Enjoy That Cup Of Arabica While You Still Can
The first-ever study of climate change's impact on wild coffee crops shows that Coffea arabica, prized for its genetic diversity, could be extinct within 70 years.
Article written by guest writer Kecia Lynn
What's the Latest Development?
A study published today in the journal PLOS ONE reveals that climate change will have a profoundly negative impact on wild Arabica plants, which many see as key to the sustainability of the coffee industry. Using computer modeling to forecast the plants' status over a period of approximately 70 years, researchers predicted that the number of preexisting bioclimatically suitable growing locations will drop by anywhere from 65 to 99 percent by 2080. The study also identifies areas "that require immediate conservation action, including collection and storage at more favourable sites (for example in seed banks and living collections)."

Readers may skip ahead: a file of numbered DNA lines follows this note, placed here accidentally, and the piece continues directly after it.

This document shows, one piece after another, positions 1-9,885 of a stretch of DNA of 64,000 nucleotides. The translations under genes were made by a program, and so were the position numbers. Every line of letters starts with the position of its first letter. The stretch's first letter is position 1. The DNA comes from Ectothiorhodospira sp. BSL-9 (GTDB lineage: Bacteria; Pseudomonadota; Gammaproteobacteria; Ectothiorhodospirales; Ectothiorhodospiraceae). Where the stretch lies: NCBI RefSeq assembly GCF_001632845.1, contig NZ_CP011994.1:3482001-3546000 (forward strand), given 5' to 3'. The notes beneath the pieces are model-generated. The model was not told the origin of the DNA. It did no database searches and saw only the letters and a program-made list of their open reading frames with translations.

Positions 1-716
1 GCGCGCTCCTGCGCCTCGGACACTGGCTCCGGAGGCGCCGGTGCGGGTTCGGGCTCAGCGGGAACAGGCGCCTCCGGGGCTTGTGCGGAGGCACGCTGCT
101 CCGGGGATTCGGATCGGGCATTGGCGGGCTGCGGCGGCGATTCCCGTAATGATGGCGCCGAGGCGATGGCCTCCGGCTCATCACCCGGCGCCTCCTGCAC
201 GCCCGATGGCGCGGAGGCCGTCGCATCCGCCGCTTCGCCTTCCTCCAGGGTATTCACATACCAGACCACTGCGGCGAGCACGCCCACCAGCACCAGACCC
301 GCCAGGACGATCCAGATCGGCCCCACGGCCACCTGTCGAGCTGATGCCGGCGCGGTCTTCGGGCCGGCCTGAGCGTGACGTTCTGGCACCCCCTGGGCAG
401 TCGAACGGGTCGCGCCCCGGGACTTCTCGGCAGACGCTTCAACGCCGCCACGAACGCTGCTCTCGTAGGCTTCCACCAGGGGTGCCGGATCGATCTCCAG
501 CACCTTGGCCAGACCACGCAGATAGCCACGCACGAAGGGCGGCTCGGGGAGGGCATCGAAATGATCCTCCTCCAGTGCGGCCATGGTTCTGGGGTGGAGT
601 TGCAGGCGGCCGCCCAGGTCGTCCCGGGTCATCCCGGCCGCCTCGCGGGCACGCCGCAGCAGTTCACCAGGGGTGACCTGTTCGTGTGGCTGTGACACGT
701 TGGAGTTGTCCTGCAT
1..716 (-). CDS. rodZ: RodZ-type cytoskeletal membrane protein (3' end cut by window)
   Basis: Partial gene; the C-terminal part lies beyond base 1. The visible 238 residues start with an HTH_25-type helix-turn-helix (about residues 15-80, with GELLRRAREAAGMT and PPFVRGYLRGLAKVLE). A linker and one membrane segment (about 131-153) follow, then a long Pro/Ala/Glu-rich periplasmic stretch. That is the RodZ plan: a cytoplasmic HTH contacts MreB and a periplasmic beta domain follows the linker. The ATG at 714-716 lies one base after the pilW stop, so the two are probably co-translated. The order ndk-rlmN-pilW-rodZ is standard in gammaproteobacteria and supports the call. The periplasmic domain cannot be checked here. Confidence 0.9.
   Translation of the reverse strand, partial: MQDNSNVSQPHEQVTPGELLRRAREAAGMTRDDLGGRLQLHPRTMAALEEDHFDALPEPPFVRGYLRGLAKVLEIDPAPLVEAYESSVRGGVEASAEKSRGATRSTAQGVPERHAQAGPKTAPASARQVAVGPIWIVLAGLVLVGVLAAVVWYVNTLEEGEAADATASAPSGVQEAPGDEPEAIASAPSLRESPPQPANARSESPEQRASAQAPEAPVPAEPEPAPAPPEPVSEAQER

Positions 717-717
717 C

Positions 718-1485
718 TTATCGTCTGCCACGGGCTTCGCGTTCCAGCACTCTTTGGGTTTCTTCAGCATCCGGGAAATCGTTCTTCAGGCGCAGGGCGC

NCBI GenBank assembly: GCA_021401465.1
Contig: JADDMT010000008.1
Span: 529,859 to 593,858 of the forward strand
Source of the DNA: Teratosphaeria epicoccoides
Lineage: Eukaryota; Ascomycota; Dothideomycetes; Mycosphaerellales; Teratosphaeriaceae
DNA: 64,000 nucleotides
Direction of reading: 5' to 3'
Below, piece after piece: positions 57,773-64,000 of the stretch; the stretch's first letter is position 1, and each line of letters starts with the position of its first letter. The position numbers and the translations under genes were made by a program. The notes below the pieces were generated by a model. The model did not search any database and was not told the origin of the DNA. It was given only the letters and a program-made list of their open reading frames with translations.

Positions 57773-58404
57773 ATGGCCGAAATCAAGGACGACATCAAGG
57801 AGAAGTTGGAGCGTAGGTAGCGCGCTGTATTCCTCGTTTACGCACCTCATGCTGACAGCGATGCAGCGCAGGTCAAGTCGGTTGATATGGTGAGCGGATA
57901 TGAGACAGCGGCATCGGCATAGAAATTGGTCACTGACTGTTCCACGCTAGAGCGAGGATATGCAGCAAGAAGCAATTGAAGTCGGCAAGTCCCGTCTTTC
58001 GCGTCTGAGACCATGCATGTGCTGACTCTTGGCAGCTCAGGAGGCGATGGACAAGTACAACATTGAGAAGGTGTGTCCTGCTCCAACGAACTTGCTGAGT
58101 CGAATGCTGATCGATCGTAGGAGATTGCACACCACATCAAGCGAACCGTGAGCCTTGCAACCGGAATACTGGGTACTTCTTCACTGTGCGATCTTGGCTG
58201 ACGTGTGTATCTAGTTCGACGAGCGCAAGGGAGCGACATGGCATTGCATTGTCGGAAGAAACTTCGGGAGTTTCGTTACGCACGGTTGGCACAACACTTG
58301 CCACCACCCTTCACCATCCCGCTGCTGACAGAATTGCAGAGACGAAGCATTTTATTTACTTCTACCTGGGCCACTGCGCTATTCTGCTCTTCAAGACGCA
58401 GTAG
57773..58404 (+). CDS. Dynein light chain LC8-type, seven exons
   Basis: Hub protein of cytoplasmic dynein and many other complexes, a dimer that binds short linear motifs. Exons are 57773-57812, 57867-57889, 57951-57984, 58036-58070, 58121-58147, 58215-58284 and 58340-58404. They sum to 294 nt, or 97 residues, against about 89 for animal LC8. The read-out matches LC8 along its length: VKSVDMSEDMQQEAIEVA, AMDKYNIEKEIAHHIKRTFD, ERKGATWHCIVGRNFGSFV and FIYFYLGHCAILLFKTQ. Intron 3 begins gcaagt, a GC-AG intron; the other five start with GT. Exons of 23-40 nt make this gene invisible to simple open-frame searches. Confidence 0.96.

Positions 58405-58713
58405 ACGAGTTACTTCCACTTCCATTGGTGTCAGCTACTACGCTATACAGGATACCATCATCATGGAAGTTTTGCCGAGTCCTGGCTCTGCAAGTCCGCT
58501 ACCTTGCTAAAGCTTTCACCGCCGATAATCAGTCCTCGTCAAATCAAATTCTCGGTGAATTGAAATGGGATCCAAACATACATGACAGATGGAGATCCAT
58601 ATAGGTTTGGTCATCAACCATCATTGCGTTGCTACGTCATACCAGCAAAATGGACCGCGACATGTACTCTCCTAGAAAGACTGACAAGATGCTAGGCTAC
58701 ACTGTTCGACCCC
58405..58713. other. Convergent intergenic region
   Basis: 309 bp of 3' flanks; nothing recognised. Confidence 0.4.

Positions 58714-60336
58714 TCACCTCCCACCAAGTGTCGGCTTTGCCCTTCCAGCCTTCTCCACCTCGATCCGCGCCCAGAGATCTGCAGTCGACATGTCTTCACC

What's the Big Idea?
It's the first study of its kind involving coffee, which after oil is the world's most traded commodity, and it assesses the survival of wild Arabica plants rather than beverage quality or productivity, which also happen to be affected by climate change. In addition, the economic impact on cultivated Arabica plantations in Ethiopia, the plant's natural home, is expected to be severe. However, experts say people shouldn't panic just yet: "The scale of the predictions is certainly cause for concern, but should be seen more as a baseline, from which we can more fully assess what actions are required."
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